Guilt as a consequence of unethical behavior

Guilt is a moral emotion that is induced by actions that violate moral standards and/or harm others. Furthermore, guilt is described as a motivating emotion, meaning it motivates people to take action either to ‘make-up’ for the unethical behavior, or ‘save face’. For example, research finds that people can manage their guilt by donating to charities, engage in more helping behavior towards others, or even physically cleanse themselves in an attempt to make amends or save face in the eyes of others. Thus, we find that people respond to their own moral violations by feeling guilty (Izard, 1991; Tangney et al., 2007), which then encourages them to engage in behaviors that correct the wrongdoing or allow them to save face.

To illustrate this point, we invited students at a large university in the Midwest to participate in an activity that would allow them to cheat. Students were instructed to pay themselves based on how many word puzzles they reported to have solved. We found that the more students cheated, or paid themselves for more puzzles than they had actually solved, the guiltier they felt. In a follow up study, we found that working adults who thought about a time when they had done something unethical at work experience significantly more guilt than those who thought about nothing out of the ordinary.

How guilt influences other behaviors

A natural reaction for people is to hide their “dirty linen” (e.g., unethical behavior) to ensure that they are seen as people of integrity—to present their best sides so that others will think well of them. More specifically, people handle their unethical behavior and resultant guilt by attempting to conceal the flawed behavior. In a series of studies involving working adults, we found that employees who engaged in unethical behavior experienced guilt and subsequently engaged in exemplification behaviors to make themselves appear to be dedicated and hard-working employees. They came into work early or stayed late to give off the image of hard-working, dedicated employees. These behaviors are thought to help bolster the positive image others have of them. Furthermore, we also found that employees who have supervisors who encourage and support ethical behaviors and practices, are even more likely to engage in behaviors that will make them appear dedicated and hard-working in the aftermath of unethical behavior and subsequent guilt.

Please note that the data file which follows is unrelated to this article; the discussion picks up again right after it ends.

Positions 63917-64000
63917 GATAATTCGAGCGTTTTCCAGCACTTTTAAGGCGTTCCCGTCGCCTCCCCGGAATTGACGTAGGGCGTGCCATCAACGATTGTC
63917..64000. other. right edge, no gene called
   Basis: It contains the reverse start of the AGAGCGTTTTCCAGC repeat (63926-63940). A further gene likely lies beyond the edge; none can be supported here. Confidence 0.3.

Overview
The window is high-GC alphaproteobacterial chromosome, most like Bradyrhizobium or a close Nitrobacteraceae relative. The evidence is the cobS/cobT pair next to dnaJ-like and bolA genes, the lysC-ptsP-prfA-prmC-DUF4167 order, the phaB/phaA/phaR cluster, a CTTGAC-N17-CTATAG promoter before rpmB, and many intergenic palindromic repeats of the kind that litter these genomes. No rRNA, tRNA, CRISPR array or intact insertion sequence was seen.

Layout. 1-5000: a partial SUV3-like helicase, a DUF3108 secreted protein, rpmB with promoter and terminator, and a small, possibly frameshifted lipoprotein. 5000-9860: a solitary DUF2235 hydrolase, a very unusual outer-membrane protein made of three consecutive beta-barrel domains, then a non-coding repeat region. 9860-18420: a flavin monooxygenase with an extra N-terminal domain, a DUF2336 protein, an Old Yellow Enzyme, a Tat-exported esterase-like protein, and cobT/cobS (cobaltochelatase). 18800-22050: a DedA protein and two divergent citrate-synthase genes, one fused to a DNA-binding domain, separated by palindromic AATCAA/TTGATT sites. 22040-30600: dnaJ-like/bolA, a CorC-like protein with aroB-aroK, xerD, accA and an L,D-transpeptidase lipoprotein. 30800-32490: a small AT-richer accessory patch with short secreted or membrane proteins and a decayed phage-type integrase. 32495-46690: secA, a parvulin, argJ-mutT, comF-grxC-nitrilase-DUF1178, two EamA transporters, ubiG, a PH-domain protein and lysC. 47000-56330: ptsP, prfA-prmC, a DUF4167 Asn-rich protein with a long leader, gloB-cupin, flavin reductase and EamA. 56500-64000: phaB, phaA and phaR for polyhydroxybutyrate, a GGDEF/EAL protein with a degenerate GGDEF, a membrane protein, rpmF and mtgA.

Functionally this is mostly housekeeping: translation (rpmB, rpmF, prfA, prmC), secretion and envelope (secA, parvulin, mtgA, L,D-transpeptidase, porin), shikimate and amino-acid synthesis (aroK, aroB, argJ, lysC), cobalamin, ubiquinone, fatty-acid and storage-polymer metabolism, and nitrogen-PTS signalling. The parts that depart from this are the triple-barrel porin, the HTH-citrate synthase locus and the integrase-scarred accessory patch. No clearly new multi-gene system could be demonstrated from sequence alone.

What this means for managers

Hindsight is 20/20; we believe this applies to ethical behavior as well. Thus, to better inform practices for preventing unethical behavior in the first place, it is useful to evaluate what occurs after employees engage in unethical behavior. By understanding employees’ reactions to their own unethical behavior, managers can use this information to better promote and practice ethical constraint. In particular, managers may benefit from understanding the motivating force of guilt. Guilt can be a beneficial emotion as it alerts employees to their ethical failings and motivates them to take corrective action, through reparative (making up) or self-protective (face-saving) behaviors. While compensation may be the more beneficial of the two responses, as it leads to reparative behaviors, face saving behaviors, such as exemplification, may also be positive in that the employee feels compelled to appear hardworking and dedicated, which may actually turn into the employee indeed working more diligently. Thus, guilt may not be a destructive emotion, but rather a constructive one, at least when it comes to preventing and correcting unethical behavior.